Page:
The report points out (and I have seen it mentioned other places) that it isn't the first time an actor has portrayed two roles in the MCU:
Still, it’s not the first time an actor has played different roles in Marvel films. Ray Stevenson was both The Punisher and Volstagg in Thor: The Dark World (though only one of those was a Marvel Studios production). Enver Gjokaj played both a cop in the original Avengers and then later Agent Daniel Sousa in Agent Carter. But, none quite to the level of Alfre Woodard, a highly recognizable actress in two major projects from a company that likes to promote synergy.
On top of Gjokaj's role in two MCU productions, I will gladly point out that Laura Haddock (Captain America: The First Avenger, Guardians of the Galaxy) and Tony Curran (Thor: The Dark World, Daredevil) have also had more than one tour with Marvel. However, neither of them have had two separate roles in two MCU productions in the same year and, as is noted, neither of them are of the same stature as Woodard.
It would appear that the ScreenCrush article was nothing more than a way to perpetuate the mindset that the MCU is fractured, that there's an unwritten rule that neither the characters of the films and shows shall meet.
It may seem weird to cast an Oscar-nominated actress to play two separate roles within the Marvel universe, but this may speak to the growing divide between Marvel Studios and Marvel TV. Despite actors’ willingness to appear across platforms, the crossovers from film to TV have been limited since Samuel L. Jackson’s appearance on Agents of S.H.I.E.L.D. in 2014.
The distance, both literal and figurative, between the two departments has grown ever since Marvel Studios crawled out from underneath the thumb of Marvel CEO Ike Perlmutter, moving to the Disney studio lot on Burbank and reporting directly to Disney Studios chairman Alan Horn.
Many times I have come across people claiming that they aren't allowed to mention any of the Avengers' names on either Daredevil or Jessica Jones, using Jessica Jones' choice of words in referring to Captain America and the Hulk ("the flag-waiver" and "the green guy" respectively) as evidence of that, or Joss Whedon's disgruntled opinions. People often seem to either forget or blatantly ignore the fact that Kevin Feige, president of Marvel Studios, has long since maintained that the films and TV shows will crossover.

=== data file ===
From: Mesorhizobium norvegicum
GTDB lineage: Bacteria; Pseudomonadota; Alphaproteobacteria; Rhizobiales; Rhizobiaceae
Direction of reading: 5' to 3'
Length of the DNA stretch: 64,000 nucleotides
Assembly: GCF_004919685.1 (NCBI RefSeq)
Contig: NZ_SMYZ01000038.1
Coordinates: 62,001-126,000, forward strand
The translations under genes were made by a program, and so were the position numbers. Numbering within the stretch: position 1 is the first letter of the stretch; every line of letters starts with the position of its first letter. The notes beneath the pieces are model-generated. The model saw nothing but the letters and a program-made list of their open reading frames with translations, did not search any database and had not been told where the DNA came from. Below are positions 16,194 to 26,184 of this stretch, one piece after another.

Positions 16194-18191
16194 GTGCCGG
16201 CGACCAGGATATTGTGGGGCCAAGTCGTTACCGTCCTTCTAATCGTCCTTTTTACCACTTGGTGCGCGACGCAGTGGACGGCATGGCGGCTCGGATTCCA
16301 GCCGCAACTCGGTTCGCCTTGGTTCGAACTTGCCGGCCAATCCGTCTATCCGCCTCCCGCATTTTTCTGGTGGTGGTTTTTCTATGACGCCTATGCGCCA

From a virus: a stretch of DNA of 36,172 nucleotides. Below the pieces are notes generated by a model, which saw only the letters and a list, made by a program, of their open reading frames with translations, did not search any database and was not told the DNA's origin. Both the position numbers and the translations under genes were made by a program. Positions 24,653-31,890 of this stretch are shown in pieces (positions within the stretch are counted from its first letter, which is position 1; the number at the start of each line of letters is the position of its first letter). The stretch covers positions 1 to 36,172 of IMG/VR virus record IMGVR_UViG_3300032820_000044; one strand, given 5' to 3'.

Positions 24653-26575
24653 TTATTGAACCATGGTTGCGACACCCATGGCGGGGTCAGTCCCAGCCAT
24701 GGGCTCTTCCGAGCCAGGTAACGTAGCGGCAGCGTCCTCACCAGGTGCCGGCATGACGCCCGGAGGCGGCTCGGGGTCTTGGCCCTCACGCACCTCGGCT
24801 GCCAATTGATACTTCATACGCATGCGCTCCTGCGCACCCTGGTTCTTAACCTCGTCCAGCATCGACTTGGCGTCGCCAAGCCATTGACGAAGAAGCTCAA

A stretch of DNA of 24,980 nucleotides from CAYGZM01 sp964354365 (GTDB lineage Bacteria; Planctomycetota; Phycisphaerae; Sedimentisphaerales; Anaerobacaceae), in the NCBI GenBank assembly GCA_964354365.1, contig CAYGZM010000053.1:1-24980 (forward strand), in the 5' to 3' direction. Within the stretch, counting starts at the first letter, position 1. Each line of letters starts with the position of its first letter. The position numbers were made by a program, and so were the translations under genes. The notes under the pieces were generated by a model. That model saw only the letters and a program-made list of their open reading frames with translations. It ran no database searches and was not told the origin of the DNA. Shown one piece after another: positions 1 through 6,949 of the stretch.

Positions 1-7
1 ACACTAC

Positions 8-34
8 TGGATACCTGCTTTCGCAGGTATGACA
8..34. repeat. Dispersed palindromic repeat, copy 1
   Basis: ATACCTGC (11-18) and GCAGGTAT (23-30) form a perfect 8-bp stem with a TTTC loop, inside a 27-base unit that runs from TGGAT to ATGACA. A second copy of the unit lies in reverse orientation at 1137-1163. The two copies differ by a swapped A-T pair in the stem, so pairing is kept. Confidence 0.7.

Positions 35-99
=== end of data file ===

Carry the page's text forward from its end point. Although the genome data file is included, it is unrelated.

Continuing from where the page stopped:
Up until this point it has been easy to say that Captain America didn't show up in Hell's Kitchen to help Daredevil take on the Hand was because the two characters crossing over didn't serve the story. When you look at the comics each character has their own title and don't need to rely on other superheroes to move the story along.
This is where I believe the MCU will come to a crossroads, with Alfre Woodard.
Woodard is either playing Mariah Dillard, local Harlem politician who lost her son in the Battle of Sokovia, marking the first time a character from the television side of the MCU will appear in the films, or she's playing a completely separate character who lost her son in the Battle of Sokovia, proving the naysayers right when they say the shows and films are too separate to be one universe. I can't imagine that Marvel would drop the ball so spectacularly by going down the latter road. It is a perfect time to take a stand once and for all by tying everything together.